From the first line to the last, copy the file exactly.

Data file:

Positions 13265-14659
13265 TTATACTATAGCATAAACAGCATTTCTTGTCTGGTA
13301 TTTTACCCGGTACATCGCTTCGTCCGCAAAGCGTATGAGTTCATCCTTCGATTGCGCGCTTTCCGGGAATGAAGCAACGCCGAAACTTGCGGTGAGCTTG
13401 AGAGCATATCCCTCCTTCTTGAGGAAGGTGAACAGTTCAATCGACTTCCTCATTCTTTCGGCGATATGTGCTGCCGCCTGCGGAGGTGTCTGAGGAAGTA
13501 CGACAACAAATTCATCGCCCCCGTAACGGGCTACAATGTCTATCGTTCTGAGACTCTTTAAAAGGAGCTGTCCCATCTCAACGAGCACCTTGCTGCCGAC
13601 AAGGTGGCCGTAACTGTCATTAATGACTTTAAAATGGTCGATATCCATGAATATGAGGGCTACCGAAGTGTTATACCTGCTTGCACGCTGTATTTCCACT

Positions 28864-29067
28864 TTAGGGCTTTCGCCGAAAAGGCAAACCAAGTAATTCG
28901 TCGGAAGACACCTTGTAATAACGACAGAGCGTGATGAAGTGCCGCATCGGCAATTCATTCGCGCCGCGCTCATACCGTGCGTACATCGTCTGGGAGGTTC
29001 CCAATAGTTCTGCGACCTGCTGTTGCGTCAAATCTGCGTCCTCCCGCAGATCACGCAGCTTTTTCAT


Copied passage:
Positions 13265-14659
13265 TTATACTATAGCATAAACAGCATTTCTTGTCTGGTA
13301 TTTTACCCGGTACATCGCTTCGTCCGCAAAGCGTATGAGTTCATCCTTCGATTGCGCGCTTTCCGGGAATGAAGCAACGCCGAAACTTGCGGTGAGCTTG
13401 AGAGCATATCCCTCCTTCTTGAGGAAGGTGAACAGTTCAATCGACTTCCTCATTCTTTCGGCGATATGTGCTGCCGCCTGCGGAGGTGTCTGAGGAAGTA
13501 CGACAACAAATTCATCGCCCCCGTAACGGGCTACAATGTCTATCGTTCTGAGACTCTTTAAAAGGAGCTGTCCCATCTCAACGAGCACCTTGCTGCCGAC
13601 AAGGTGGCCGTAACTGTCATTAATGACTTTAAAATGGTCGATATCCATGAATATGAGGGCTACCGAAGTGTTATACCTGCTTGCACGCTGTATTTCCACT

Positions 28864-29067
28864 TTAGGGCTTTCGCCGAAAAGGCAAACCAAGTAATTCG
28901 TCGGAAGACACCTTGTAATAACGACAGAGCGTGATGAAGTGCCGCATCGGCAATTCATTCGCGCCGCGCTCATACCGTGCGTACATCGTCTGGGAGGTTC
29001 CCAATAGTTCTGCGACCTGCTGTTGCGTCAAATCTGCGTCCTCCCGCAGATCACGCAGCTTTTTCAT